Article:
My point is that to talk about women wearing hijabs and to say "oh man, their oppression sucks, but they're making the most out of it" is, as you rightfully pointed out, straightforwardly blind of an assessment as "women don't have the same individual and intellectual capacity to rationally decide for their own selves what they do and don't want to wear".

Whether it's about the hijab, or high heels, or ties, or "macho" men being afraid of "man-purses", etc, we are all the result of a balance between our own desires and the social pressures that produce those desires in the first place. Recognizing that for ourselves, and not for another culture, is a process of othering that removes the role of agency and decision on that other culture's part.

* I'm sure things are way different in Saudi Arabia, or other countries, etc
posted by suedehead at 6:47 AM on April 1, 2013 [5 favorites]


Dreidl: "Will someone please, Please, PLEASE show these to orthodox Jewish women. So many are dedicated to putting the frum (in Yiddish "dedicated observance of Jewish law) in frumpy. There is nothing in Jewish modesty codes that require bad shoes or inability to drape fabrics. "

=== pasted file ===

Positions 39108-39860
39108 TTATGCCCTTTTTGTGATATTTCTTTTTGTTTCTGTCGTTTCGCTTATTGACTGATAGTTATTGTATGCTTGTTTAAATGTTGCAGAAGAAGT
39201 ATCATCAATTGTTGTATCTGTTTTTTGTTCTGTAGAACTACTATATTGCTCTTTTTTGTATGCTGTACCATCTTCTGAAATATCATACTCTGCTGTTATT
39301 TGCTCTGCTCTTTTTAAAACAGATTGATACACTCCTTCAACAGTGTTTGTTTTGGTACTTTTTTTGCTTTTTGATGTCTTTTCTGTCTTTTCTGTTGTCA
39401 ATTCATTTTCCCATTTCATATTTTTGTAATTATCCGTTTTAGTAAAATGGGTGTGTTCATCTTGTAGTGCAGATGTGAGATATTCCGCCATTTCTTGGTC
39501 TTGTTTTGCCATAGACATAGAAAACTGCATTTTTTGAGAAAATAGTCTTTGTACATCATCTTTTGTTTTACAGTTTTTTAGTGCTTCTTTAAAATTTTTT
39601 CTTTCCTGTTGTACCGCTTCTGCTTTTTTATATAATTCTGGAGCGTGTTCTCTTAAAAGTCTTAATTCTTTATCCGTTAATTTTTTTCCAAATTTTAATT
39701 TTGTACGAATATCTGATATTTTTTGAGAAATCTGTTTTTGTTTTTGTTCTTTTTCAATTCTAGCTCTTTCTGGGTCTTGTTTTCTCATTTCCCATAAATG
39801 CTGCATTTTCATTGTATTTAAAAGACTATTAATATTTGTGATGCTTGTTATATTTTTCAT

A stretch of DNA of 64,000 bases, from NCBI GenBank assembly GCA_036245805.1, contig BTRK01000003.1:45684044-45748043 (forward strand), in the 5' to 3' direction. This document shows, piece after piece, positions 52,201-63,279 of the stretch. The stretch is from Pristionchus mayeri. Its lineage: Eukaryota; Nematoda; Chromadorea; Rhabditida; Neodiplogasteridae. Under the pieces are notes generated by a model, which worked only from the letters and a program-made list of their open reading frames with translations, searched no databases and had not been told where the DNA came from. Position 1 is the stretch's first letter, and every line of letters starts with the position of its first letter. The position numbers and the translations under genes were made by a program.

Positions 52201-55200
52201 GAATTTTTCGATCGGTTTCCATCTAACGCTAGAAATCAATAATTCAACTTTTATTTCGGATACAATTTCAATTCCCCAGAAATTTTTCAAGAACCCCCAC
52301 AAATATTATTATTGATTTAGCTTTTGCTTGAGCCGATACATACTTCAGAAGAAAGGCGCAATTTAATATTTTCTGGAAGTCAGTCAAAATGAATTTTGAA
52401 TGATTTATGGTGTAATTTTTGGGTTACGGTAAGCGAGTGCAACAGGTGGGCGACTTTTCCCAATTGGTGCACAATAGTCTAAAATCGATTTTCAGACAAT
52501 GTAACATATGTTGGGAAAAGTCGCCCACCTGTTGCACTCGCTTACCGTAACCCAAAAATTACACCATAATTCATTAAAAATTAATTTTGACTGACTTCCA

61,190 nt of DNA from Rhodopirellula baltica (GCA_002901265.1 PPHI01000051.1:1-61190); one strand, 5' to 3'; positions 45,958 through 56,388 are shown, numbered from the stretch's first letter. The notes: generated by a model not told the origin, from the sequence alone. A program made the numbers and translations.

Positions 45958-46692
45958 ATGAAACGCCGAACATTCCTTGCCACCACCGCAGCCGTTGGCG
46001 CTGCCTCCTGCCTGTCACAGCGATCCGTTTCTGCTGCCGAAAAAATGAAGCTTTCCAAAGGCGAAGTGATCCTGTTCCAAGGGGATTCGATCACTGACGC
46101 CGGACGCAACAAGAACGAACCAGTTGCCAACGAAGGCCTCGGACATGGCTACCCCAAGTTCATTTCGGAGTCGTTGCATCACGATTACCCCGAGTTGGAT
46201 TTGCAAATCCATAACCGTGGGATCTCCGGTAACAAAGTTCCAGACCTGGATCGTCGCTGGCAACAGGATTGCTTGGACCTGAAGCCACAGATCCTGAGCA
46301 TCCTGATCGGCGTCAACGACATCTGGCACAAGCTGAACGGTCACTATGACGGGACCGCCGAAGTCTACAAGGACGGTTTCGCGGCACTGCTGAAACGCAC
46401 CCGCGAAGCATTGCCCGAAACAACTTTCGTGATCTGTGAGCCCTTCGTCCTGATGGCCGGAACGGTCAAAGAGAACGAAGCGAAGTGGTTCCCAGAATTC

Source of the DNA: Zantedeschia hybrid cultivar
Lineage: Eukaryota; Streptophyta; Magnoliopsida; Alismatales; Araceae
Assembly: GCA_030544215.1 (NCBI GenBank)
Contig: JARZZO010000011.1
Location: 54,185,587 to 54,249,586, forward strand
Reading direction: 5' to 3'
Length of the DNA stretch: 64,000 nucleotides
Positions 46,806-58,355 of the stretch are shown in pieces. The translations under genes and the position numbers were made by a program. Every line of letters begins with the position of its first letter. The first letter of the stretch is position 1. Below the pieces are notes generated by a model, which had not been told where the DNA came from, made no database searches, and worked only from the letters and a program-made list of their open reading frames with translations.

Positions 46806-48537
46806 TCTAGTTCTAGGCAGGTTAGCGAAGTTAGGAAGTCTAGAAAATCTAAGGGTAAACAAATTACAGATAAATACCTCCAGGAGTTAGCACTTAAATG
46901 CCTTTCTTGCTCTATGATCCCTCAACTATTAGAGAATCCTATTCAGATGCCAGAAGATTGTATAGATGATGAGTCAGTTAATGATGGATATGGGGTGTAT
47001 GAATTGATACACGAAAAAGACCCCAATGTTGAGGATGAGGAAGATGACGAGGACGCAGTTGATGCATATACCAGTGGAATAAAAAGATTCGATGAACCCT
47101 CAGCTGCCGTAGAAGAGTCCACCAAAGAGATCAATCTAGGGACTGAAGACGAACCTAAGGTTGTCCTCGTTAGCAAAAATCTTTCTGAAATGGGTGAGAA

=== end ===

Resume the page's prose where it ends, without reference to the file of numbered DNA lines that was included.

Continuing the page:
People observing tzniut are deliberately trying not to draw attention to themselves. Ostensibly.

I know a number of "frum" women who wear clothing that is fashionable and not frumpy. But they shouldn't be obligated to conform to current fashions unless they want to.
posted by zarq at 7:42 AM on April 1, 2013


I love this tumblr. I have a few ladies I follow that live in the east, and I've seen these reblogged a few times. There was a this youtube channel that I cant for the life of me find now, which was a muslim girl who did fashion vlogs. A couple were "fun ways to tie your hijab", which I thought was really interesting. I think they're beautiful.

Oooh, time to post my favourite hijabi guru channels! Note: almost ALL of these women own or are affiliated with a hijab-friendly fashion businesses.

Arguably the 'queen bee', Amenakin is a mother (which I only mention as it is the subject of some of her vlogs) and business-owner who posts vlogs ranging from fashion advice, WIWT/OOTD (what I wore today/outfit of the day), baby-stuff and religious topics. (UK-based; her name is a combination of 'Amena', her name, and 'Anakin', which is why some of her videos have a lightsaber intro)